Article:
So, for practicality, and trying to protect his chances to preserve his Haitian citizenship, we decided to not change his name. So, legally, he is Josue Michel Magine. To us, he is Nico, our child we named after his father.

Will his name be legally changed at some point? Possibly, but not probably. It DOES get confusing because we also have a kid named Josiah. So we have a Josiah and a Josue. That was just poor planning on our part. We really need to clarify who we are talking about when we go to the pediatrician or something, because they will often get the files confused. And I have always not really liked when people name a kid something entirely different than what they are going to call it... But we also have a child named Virginia that we call Nia. So it's not TOO far off.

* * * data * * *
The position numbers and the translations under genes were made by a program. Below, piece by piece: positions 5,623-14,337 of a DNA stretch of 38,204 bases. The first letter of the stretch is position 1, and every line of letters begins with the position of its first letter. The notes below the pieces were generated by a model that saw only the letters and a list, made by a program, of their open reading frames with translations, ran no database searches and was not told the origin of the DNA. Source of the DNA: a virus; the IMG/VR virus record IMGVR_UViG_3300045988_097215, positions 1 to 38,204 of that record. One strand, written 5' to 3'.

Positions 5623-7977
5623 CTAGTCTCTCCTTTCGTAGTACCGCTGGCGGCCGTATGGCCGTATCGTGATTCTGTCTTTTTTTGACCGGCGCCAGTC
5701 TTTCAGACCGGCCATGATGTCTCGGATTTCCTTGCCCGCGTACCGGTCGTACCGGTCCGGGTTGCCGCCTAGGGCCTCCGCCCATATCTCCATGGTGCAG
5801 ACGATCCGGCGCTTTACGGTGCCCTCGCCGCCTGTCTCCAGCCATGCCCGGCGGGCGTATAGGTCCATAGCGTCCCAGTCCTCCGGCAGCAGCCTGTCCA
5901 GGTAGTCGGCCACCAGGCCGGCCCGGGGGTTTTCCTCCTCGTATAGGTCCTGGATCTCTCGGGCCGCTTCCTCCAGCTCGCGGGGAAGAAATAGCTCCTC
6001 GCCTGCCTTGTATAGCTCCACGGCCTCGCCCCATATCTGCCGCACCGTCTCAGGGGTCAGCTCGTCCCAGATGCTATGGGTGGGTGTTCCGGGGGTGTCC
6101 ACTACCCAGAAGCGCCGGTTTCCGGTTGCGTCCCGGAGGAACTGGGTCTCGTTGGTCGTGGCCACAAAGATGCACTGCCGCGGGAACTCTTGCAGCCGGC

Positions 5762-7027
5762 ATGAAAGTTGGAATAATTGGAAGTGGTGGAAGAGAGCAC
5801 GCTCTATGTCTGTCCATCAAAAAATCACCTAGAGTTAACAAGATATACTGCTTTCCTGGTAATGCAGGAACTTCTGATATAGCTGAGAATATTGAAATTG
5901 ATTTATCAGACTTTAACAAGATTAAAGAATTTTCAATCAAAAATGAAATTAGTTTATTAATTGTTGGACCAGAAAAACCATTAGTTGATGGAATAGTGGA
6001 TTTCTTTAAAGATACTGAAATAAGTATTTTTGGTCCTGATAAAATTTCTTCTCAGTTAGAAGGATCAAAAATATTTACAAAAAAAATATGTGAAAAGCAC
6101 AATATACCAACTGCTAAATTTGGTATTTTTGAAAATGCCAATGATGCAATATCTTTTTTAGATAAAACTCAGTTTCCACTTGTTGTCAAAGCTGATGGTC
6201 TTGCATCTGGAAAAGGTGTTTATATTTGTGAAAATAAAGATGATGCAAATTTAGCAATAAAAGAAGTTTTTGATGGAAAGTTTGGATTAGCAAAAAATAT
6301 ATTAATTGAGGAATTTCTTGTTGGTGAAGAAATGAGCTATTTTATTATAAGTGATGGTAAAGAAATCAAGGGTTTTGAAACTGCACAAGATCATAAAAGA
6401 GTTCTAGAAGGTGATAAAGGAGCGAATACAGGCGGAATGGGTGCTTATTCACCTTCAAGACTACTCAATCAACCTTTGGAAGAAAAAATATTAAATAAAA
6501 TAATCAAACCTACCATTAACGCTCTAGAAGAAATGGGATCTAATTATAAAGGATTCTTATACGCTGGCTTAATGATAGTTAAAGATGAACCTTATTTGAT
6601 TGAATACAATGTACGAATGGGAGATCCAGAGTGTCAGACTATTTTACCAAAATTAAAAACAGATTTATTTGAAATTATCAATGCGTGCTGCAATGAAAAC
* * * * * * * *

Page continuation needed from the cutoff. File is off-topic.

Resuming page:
So bottom line-- we DESIRE for him to be named Nicolas Josue Mangine. But he probably will never be legally known as that. He seems to be "better off" in the long run to stay Josue.

Clear as mud?